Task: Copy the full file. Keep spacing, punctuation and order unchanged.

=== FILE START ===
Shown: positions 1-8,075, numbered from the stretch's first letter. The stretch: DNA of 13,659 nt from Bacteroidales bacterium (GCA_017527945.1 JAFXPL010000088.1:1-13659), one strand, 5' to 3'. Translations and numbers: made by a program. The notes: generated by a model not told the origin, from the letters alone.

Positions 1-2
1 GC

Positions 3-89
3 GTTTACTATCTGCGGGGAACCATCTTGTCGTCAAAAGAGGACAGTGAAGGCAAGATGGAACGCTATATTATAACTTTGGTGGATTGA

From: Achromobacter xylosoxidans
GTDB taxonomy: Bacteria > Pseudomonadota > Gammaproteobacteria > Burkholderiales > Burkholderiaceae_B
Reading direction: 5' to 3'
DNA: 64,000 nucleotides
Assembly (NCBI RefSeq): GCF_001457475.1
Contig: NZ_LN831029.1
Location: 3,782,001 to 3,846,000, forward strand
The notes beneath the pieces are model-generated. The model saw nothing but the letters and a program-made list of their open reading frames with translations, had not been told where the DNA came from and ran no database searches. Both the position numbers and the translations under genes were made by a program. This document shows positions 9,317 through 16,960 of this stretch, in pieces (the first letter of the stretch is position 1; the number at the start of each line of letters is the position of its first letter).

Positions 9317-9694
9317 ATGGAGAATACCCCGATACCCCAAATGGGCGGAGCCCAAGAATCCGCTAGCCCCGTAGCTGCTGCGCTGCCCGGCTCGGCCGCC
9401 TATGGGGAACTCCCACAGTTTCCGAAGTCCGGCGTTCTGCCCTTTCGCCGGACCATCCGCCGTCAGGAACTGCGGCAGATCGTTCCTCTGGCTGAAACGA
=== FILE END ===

Shown: positions 1-8,075, numbered from the stretch's first letter. The stretch: DNA of 13,659 nt from Bacteroidales bacterium (GCA_017527945.1 JAFXPL010000088.1:1-13659), one strand, 5' to 3'. Translations and numbers: made by a program. The notes: generated by a model not told the origin, from the letters alone.

Positions 1-2
1 GC

Positions 3-89
3 GTTTACTATCTGCGGGGAACCATCTTGTCGTCAAAAGAGGACAGTGAAGGCAAGATGGAACGCTATATTATAACTTTGGTGGATTGA

From: Achromobacter xylosoxidans
GTDB taxonomy: Bacteria > Pseudomonadota > Gammaproteobacteria > Burkholderiales > Burkholderiaceae_B
Reading direction: 5' to 3'
DNA: 64,000 nucleotides
Assembly (NCBI RefSeq): GCF_001457475.1
Contig: NZ_LN831029.1
Location: 3,782,001 to 3,846,000, forward strand
The notes beneath the pieces are model-generated. The model saw nothing but the letters and a program-made list of their open reading frames with translations, had not been told where the DNA came from and ran no database searches. Both the position numbers and the translations under genes were made by a program. This document shows positions 9,317 through 16,960 of this stretch, in pieces (the first letter of the stretch is position 1; the number at the start of each line of letters is the position of its first letter).

Positions 9317-9694
9317 ATGGAGAATACCCCGATACCCCAAATGGGCGGAGCCCAAGAATCCGCTAGCCCCGTAGCTGCTGCGCTGCCCGGCTCGGCCGCC
9401 TATGGGGAACTCCCACAGTTTCCGAAGTCCGGCGTTCTGCCCTTTCGCCGGACCATCCGCCGTCAGGAACTGCGGCAGATCGTTCCTCTGGCTGAAACGA